Turnbull Forges Ahead with Mixed NBN Model 1

Friday, April 11th, 2014
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Malcolm Turnbull has directed that Labor’s fibre-to-the-premises solution be abandoned in favour of a mixed-technology model, despite the absence of cost-benefit analysis for the Coalition’s preferred arrangement.

The federal communications minister has directed NBN Co to adopt the mixed-technology model favoured by the Coalition government for the construction of Australia’s national broadband network, in lieu of the fibre-to-the-premises model which had previously been advocated by the Labor government.

“The government has considered NBN Co Strategic Review’s report of December 12, 2013, and agrees that the NBN rollout should transition from a primarily fibre-to-the-premises model to the ‘optimised multi-technology mix’ the review recommends,” said a revised statement of expectations issued to NBN Co.

A strategic review of the NBN undertaken at the behest of the Coalition last year recommended the adoption of a mixed fibre to the node model, making extensive use of Telstra’s existing copper network to provide connections to homes. This model would be $32 billion cheaper than Labor’s fibre-to-the-premises model, yet result is significantly lower connection speeds .

While the move is in line with the government’s stated intentions with respect to the NBN, Turnbull has come under fire for rushing the adoption of the Coalition’s model without a cost-benefit analysis, when he had previously criticised the same omission by the Labor government when it sought to implement its fibre-to-the-premises plan.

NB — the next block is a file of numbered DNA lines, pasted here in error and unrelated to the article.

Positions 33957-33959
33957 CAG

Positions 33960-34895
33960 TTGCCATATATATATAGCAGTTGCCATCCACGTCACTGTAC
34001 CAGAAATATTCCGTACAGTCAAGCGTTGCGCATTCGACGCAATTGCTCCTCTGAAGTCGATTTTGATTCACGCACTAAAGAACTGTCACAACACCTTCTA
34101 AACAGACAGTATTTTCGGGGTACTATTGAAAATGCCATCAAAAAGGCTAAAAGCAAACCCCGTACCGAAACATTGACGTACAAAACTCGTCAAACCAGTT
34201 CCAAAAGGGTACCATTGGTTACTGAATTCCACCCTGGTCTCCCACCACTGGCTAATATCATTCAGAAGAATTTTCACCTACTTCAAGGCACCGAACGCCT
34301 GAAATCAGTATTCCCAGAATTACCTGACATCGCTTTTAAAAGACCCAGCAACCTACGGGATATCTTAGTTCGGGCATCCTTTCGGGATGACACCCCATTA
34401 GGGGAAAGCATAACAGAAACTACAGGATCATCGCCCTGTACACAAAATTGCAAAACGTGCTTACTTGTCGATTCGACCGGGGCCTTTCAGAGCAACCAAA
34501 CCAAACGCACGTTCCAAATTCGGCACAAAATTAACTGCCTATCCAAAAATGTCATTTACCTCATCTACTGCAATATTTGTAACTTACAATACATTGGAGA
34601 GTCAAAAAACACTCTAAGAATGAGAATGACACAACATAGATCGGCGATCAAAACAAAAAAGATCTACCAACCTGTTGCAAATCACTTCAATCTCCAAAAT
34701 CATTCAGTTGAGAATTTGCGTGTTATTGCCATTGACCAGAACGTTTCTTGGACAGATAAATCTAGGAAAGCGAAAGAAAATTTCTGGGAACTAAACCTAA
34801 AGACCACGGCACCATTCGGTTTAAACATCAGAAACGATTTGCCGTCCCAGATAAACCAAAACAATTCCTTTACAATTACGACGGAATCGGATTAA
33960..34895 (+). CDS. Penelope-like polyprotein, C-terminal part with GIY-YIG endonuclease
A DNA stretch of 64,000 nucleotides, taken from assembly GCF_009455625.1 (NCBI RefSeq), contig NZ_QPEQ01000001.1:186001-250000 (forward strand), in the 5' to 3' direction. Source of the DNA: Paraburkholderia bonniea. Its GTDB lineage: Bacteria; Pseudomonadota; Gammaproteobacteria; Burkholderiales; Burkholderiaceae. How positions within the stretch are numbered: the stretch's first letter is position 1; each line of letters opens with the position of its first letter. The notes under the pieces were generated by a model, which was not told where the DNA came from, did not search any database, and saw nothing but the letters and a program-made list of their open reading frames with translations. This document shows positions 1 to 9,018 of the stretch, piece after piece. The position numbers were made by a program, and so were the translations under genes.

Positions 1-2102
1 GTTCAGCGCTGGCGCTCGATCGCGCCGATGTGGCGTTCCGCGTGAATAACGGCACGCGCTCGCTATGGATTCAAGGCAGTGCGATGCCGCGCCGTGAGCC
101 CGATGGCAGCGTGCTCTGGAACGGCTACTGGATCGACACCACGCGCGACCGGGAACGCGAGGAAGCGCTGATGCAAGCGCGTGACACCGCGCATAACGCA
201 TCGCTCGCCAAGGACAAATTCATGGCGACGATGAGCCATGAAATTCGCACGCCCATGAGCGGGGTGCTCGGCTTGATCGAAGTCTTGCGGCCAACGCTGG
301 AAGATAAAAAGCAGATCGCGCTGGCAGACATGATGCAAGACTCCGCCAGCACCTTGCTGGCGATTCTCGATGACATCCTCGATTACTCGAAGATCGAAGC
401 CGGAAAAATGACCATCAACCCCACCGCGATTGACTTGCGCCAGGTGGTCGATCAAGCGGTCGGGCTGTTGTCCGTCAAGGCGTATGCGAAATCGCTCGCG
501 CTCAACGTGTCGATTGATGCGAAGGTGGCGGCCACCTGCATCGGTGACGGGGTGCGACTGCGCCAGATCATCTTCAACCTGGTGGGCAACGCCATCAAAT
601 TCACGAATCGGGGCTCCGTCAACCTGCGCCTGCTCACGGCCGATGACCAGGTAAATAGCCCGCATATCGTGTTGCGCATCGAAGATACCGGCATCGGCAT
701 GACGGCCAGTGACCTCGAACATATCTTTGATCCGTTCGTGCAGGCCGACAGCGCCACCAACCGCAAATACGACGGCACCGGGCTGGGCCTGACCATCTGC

The cost-benefit analysis of the NBN model was announced in September, and is scheduled for release by the middle of this year.

In response to queries about why the government had directed implementation of the new model without waiting for the cost-benefit analysis, Turnbull said that NBN “had got to get it on.”

Turnbull also pointed out that current plan is versatile enough to be amenable to revisions

“We are committed to a CBA [cost-benefit analysis] for NBN,” said Turnbull via Twitter. “If the CBA warrants changes to the SoE [statement of expectations] it can be revised. SoE has been revised several times and will no doubt be revised in future, but am sure flexible approach to tech will always make sense.”


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  1. Graham

    Astute of you to mention absence of a cost-benefit analysis for the government position. The bottom line: Malcolm Turnbull has succeeded in killing the NBN to protect the market interests of Rupert Murdock's 'Foxtel'. The real cost of this sort-sighted and destructive act will only become known to ordinary Australians when they are denied the future benefits of improved communication technology. This government makes me cringe.